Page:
Friday, August 16, 2019

NYC Educator: AFT in Texas

NYC Educator: AFT in Texas

AFT in Texas

Last Tuesday I went with a UFT contingent to McAllen Texas. AFT had requested entry to the detention facility there. The US government, in their infinite wisdom,  not only denied us, but also waited until the day we arrived to do so. AFT kept reaching out and trying to change that, but our time was very limited.

The following morning, we assembled in front of the facility and held a vigil. We were filmed by several people, including someone from Telemundo. I'm not sure whether or not anyone aired it, but if I get a link I'll post it. There's nothing quite like a Wednesday morning rally on a 103 degree day. Members spoke of the unconscionable treatment of children in that facility. Several offered prayers. AFT Executive VP Evelyn De Jesus, among her hundred other titles, is an ordained minister and was in her element.

After a while, a uniformed agent with a gun came out and asked us to move to the sidewalk. After all, who the hell did we think we were, American citizens standing on the grounds of a facility that our tax dollars support? We didn't move. A while later he came out with three colleagues, and explained that we'd be arrested if we didn't move. They had called the police.  I thought we were going to be arrested, and wondered how the hell I would call the DOE. (I haven't been arrested since I was 19. I was hitchhiking in Syracuse. The cop fined me five dollars and told me if I didn't show up for trial my five bucks would be subject to forfeit. I had a feeling a Texas jail would be a little tougher than that.)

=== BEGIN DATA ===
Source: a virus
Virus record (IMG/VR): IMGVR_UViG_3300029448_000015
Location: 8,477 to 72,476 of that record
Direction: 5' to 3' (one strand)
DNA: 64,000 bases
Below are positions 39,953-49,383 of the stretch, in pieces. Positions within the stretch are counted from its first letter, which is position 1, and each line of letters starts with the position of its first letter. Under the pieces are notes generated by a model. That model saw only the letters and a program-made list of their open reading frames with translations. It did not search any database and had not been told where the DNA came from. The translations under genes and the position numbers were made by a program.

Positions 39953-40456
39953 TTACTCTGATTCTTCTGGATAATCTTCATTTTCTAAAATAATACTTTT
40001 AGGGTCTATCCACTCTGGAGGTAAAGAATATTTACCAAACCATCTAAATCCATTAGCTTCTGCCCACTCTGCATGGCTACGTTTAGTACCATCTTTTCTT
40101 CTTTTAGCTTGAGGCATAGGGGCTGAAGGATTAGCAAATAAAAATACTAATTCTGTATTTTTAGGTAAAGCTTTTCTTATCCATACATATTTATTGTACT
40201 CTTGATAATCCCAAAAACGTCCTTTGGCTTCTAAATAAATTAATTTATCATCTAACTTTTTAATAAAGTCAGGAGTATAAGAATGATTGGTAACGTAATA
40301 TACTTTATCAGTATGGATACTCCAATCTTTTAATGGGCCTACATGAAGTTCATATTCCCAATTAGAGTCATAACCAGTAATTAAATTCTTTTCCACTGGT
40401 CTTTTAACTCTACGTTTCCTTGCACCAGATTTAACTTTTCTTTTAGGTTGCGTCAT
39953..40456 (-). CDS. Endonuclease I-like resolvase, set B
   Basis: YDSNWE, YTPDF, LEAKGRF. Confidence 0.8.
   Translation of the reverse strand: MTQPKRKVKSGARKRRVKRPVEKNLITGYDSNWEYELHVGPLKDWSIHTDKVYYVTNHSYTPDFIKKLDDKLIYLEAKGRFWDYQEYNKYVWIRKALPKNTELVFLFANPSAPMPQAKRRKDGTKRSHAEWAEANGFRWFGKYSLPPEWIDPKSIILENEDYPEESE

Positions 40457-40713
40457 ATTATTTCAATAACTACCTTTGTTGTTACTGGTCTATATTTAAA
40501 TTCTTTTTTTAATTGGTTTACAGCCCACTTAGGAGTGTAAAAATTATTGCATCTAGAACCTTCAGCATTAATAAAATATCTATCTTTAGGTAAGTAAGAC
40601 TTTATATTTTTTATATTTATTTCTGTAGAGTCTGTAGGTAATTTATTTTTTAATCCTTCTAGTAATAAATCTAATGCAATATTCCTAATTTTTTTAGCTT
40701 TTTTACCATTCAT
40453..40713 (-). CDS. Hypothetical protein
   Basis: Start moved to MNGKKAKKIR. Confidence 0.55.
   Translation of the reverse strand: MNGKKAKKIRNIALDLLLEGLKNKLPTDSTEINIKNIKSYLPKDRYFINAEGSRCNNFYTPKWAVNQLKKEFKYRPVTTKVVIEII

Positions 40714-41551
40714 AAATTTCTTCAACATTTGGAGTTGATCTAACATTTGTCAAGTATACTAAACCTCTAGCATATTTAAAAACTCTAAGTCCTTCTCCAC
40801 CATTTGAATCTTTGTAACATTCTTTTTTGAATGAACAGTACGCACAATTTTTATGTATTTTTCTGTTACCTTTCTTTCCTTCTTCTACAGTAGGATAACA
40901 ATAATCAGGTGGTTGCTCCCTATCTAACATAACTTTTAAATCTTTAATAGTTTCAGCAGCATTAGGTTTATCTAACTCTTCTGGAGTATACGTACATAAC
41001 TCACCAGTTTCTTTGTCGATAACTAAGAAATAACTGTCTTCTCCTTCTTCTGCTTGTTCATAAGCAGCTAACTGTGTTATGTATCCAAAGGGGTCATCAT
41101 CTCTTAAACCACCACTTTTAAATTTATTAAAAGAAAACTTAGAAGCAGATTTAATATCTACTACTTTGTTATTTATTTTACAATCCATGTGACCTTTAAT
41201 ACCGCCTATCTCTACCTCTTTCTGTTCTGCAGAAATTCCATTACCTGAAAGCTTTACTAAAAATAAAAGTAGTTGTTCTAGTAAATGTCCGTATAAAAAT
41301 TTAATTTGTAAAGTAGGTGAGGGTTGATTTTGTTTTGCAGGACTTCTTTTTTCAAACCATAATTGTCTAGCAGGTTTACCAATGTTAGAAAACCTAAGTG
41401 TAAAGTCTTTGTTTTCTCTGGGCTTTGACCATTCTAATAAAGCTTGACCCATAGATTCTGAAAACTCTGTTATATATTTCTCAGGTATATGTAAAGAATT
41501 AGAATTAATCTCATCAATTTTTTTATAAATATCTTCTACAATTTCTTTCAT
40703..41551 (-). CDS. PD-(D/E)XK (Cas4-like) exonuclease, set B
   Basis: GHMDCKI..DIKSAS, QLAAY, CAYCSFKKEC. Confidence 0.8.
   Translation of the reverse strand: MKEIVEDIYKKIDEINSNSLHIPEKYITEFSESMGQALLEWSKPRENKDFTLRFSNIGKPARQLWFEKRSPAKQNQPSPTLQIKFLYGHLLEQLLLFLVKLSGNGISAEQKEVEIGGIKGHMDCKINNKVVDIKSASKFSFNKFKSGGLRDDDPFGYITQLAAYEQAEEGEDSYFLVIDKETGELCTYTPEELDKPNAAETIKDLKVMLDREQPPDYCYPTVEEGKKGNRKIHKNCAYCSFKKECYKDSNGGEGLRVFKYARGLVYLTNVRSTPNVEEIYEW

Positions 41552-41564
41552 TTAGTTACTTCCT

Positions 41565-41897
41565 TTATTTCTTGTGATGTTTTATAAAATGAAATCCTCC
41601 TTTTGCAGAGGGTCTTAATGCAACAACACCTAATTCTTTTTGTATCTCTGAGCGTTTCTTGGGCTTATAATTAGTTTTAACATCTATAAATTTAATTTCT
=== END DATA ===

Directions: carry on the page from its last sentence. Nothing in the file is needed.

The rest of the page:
At that point though, we moved, along with the cameras. We were still standing with the backdrop of the government building, and it really made little difference. There were questions. How could we treat children like this? What were they doing back there? Were they being fed? Were they being taught? Were they getting adequate care? There were more prayers. We were winding up when our buddies from customs appeared again and told us we would now have to walk all the way across the street. It was kind of odd because I thought sidewalks, kind of like government buildings, were public property.
To underline their determination, the agents had not only summoned the police, but had brought their 
own tow trucks. Who'd have thought that the Border Patrol actually needed their own tow trucks and kept them handy at their facility? We had three vans that they threatened CONTINUE READING: 
NYC Educator: AFT in Texas